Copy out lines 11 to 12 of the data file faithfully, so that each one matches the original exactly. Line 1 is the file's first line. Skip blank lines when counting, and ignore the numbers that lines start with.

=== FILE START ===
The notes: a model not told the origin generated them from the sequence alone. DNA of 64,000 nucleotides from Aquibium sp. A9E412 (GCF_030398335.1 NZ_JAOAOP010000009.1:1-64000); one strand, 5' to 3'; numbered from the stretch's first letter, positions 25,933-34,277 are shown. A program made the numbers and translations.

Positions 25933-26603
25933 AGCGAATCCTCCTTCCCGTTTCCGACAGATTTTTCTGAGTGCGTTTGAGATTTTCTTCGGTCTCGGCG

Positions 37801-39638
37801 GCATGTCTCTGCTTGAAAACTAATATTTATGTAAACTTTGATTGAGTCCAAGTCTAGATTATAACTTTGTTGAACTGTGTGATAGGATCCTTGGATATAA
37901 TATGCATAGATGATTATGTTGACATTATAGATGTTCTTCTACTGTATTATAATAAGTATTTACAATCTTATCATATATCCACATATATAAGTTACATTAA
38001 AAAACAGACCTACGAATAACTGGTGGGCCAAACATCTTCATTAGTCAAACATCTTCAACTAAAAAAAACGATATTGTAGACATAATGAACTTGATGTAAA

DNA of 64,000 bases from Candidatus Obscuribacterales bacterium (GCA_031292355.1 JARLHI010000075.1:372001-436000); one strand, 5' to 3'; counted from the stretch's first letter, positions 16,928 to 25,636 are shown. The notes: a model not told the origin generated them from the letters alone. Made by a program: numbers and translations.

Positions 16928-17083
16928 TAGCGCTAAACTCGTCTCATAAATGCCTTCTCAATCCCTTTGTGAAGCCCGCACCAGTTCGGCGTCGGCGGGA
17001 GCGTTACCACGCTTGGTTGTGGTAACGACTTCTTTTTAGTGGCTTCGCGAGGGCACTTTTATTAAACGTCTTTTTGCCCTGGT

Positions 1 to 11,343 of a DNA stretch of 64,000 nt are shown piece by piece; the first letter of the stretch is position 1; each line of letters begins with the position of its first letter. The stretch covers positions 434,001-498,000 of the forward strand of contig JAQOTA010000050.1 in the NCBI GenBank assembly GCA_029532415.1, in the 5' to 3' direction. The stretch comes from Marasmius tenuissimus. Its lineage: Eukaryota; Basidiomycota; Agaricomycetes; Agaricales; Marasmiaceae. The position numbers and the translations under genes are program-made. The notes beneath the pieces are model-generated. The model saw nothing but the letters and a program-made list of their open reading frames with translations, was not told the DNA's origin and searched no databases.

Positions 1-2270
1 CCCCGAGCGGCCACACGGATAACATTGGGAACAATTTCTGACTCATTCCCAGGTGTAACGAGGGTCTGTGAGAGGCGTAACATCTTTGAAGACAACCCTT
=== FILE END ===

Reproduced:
17001 GCGTTACCACGCTTGGTTGTGGTAACGACTTCTTTTTAGTGGCTTCGCGAGGGCACTTTTATTAAACGTCTTTTTGCCCTGGT

Positions 1 to 11,343 of a DNA stretch of 64,000 nt are shown piece by piece; the first letter of the stretch is position 1; each line of letters begins with the position of its first letter. The stretch covers positions 434,001-498,000 of the forward strand of contig JAQOTA010000050.1 in the NCBI GenBank assembly GCA_029532415.1, in the 5' to 3' direction. The stretch comes from Marasmius tenuissimus. Its lineage: Eukaryota; Basidiomycota; Agaricomycetes; Agaricales; Marasmiaceae. The position numbers and the translations under genes are program-made. The notes beneath the pieces are model-generated. The model saw nothing but the letters and a program-made list of their open reading frames with translations, was not told the DNA's origin and searched no databases.